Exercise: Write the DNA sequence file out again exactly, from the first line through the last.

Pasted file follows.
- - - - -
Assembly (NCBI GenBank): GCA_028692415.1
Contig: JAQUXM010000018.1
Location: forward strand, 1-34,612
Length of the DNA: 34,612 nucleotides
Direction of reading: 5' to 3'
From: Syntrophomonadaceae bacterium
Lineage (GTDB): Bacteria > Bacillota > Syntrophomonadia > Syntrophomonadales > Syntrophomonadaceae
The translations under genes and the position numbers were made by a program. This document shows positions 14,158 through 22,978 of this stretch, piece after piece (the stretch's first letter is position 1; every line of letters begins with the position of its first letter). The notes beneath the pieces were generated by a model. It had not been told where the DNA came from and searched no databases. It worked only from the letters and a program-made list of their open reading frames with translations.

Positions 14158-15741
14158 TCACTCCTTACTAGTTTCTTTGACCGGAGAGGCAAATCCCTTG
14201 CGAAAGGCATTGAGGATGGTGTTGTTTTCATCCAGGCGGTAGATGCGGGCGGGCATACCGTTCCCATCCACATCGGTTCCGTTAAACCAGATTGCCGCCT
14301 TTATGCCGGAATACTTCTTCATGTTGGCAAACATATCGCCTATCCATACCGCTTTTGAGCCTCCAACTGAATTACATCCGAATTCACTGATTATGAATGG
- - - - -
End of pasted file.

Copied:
Assembly (NCBI GenBank): GCA_028692415.1
Contig: JAQUXM010000018.1
Location: forward strand, 1-34,612
Length of the DNA: 34,612 nucleotides
Direction of reading: 5' to 3'
From: Syntrophomonadaceae bacterium
Lineage (GTDB): Bacteria > Bacillota > Syntrophomonadia > Syntrophomonadales > Syntrophomonadaceae
The translations under genes and the position numbers were made by a program. This document shows positions 14,158 through 22,978 of this stretch, piece after piece (the stretch's first letter is position 1; every line of letters begins with the position of its first letter). The notes beneath the pieces were generated by a model. It had not been told where the DNA came from and searched no databases. It worked only from the letters and a program-made list of their open reading frames with translations.

Positions 14158-15741
14158 TCACTCCTTACTAGTTTCTTTGACCGGAGAGGCAAATCCCTTG
14201 CGAAAGGCATTGAGGATGGTGTTGTTTTCATCCAGGCGGTAGATGCGGGCGGGCATACCGTTCCCATCCACATCGGTTCCGTTAAACCAGATTGCCGCCT
14301 TTATGCCGGAATACTTCTTCATGTTGGCAAACATATCGCCTATCCATACCGCTTTTGAGCCTCCAACTGAATTACATCCGAATTCACTGATTATGAATGG